Bird Watching

How do birds smell? – Bird & Nature

How do birds smell?

For a long time, researchers assumed that the sense of smell did not play a major role in birds. Hearing, sight and taste are the senses most important to our feathered friends, it is believed. But now there are new findings that indicate that the preen gland and the secretion secreted from it make it likely that birds have a sense of smell. In addition, the sense of smell is also used for orientation in some bird species.

The preen gland

Almost all birds have what is known as the preen gland. This is the only skin gland in animals. It is located at the base of its tail on the “rump” and emits an oily secretion every day. With their beaks, the birds distribute the secretion on the feathers, which they care for and make them water-repellent. Above all, waterfowl such as the various duck species lubricate themselves with the rump oil. Due to the unpleasant smell, it also deters enemies. In other species, such as parrots and pigeons, the gland regresses with age. They maintain their plumage with a powder that is formed from the tips of the regrowing feathers.

Researchers have now discovered that the oil from the preen gland also fulfills another function. This is because it changes over the seasons and differs between the sexes in about half of the birds studied. Especially during the mating season, the chemical composition is different than in the other months. It is therefore reasonable to assume that the birds can perceive and interpret the smell of the oil.

What is the purpose of the smell of the rump secretion?

The researchers were able to determine a seasonal variation in the composition of the rump oil in 95% of the bird species examined. They put forward two theses as to what function the smell of the oil could have:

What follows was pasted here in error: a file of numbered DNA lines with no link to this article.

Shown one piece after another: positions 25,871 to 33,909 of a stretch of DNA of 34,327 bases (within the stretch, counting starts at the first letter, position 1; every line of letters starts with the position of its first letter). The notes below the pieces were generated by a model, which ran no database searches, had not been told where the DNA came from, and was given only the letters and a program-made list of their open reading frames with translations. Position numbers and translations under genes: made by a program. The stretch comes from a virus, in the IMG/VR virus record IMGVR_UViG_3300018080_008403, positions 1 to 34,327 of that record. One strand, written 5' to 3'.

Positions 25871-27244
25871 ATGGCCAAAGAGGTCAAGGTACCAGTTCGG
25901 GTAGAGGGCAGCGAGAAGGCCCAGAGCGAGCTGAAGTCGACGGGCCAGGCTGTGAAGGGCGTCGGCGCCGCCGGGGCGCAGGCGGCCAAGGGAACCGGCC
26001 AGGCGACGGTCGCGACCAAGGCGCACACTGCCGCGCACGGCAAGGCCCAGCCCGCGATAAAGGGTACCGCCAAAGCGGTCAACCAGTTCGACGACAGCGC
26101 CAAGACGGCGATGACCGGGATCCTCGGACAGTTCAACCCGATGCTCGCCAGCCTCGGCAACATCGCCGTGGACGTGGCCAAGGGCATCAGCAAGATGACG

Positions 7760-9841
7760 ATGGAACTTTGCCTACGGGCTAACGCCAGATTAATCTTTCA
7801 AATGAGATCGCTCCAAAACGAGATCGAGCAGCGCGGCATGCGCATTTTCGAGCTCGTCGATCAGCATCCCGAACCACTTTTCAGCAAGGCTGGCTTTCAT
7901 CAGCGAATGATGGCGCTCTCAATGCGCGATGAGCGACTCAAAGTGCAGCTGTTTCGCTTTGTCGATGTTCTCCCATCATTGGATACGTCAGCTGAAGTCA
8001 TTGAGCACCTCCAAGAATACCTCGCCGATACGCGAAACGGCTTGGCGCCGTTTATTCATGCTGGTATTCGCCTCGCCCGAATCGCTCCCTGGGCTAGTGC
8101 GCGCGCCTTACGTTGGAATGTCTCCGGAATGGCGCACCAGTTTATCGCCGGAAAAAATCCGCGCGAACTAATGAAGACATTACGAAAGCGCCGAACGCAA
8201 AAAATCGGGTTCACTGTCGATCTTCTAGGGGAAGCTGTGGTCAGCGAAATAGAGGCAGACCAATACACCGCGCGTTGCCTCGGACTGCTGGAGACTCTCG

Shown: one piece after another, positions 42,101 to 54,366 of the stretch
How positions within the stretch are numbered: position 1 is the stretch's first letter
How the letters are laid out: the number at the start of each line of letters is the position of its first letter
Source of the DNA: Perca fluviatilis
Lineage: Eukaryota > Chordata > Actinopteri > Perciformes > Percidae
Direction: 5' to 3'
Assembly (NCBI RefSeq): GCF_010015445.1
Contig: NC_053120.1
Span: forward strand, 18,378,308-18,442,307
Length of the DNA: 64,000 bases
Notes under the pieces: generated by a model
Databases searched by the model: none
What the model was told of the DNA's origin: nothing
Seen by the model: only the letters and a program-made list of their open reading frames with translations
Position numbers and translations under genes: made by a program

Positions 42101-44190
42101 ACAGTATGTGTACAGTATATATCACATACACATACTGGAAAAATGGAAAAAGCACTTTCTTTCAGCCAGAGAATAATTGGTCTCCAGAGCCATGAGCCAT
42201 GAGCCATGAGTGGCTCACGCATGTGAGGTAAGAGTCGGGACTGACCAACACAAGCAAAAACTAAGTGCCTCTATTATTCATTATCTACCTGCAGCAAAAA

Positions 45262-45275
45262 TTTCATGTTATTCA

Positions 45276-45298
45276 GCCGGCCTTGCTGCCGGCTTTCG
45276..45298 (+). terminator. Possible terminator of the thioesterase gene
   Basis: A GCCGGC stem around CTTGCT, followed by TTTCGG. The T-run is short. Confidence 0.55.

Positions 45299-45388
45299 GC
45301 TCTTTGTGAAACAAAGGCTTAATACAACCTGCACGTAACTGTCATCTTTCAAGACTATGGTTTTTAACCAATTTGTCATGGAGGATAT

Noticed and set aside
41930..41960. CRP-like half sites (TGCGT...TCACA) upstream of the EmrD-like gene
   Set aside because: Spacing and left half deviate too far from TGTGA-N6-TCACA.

The camouflage of the nest

During the breeding season, the rump secretion contains a particularly large amount of the organic molecule diester. Since the oil in this composition evaporates more slowly and can change the scent of an entire nest, the researchers suspect that the bird parents want to protect their offspring from predators. The oil could be detected above all in ground-breeding birds, whose nests are particularly threatened. If both partners breed here, they have the same share of the molecule. If only one partner breeds, the concentration in its rump secretion is higher.

Communication when looking for a partner

The fact that smell plays a decisive role in the choice of a partner for us humans is nothing new. It could be the same with birds. The researchers suspect that the birds can find out the sex of the other person based on their smell. In addition, the secretion could provide information about whether the bird is suitable for a partnership. Another theory is that young animals can recognize and find their parents by smell.

There are already some studies on the sense of smell of birds. But so far, the assumptions could only be supported by a very thin data base. For example, there are no studies on whether predators can smell the rump secretion at all and to what extent the chemical composition differs between the sexes in different bird species.

Cover photo by Valentin Hintikka on Pixabay


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